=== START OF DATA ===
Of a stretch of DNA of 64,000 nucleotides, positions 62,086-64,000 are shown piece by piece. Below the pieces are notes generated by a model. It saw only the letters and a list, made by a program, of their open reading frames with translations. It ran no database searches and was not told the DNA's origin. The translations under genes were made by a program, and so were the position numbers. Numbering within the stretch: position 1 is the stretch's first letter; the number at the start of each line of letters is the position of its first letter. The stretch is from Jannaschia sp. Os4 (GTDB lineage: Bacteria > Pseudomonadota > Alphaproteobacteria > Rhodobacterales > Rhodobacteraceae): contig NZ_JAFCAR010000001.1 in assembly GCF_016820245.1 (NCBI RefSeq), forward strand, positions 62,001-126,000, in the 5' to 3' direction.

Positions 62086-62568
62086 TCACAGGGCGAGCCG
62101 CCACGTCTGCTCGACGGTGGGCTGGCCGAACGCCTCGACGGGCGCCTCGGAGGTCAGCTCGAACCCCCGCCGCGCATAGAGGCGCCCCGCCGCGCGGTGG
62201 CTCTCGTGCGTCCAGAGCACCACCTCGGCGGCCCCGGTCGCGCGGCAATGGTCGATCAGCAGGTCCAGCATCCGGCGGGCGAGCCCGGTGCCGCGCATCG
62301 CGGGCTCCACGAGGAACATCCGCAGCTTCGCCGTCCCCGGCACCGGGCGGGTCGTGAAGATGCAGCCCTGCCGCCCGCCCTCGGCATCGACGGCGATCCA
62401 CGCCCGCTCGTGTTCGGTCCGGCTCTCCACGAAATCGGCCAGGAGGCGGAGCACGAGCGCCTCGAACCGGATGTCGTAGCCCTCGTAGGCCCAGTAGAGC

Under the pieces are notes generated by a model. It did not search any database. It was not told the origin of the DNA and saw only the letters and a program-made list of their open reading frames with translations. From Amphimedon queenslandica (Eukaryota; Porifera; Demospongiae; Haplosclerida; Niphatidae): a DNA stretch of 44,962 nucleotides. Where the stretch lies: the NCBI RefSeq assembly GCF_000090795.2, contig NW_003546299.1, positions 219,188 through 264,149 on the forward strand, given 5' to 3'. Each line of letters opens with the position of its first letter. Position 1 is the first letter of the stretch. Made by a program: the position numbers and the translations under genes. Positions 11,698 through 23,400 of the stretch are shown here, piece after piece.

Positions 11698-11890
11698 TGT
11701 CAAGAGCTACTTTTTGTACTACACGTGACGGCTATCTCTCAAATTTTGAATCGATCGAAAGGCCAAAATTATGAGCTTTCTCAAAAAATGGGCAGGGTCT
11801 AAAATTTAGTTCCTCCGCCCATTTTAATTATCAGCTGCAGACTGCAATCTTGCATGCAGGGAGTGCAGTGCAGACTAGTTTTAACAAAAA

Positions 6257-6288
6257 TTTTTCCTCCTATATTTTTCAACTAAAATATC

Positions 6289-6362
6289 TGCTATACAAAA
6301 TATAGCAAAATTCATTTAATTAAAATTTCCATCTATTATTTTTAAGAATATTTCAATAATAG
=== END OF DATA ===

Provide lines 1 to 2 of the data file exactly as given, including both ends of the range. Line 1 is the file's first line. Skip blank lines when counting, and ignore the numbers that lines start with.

Of a stretch of DNA of 64,000 nucleotides, positions 62,086-64,000 are shown piece by piece. Below the pieces are notes generated by a model. It saw only the letters and a list, made by a program, of their open reading frames with translations. It ran no database searches and was not told the DNA's origin. The translations under genes were made by a program, and so were the position numbers. Numbering within the stretch: position 1 is the stretch's first letter; the number at the start of each line of letters is the position of its first letter. The stretch is from Jannaschia sp. Os4 (GTDB lineage: Bacteria > Pseudomonadota > Alphaproteobacteria > Rhodobacterales > Rhodobacteraceae): contig NZ_JAFCAR010000001.1 in assembly GCF_016820245.1 (NCBI RefSeq), forward strand, positions 62,001-126,000, in the 5' to 3' direction.

Positions 62086-62568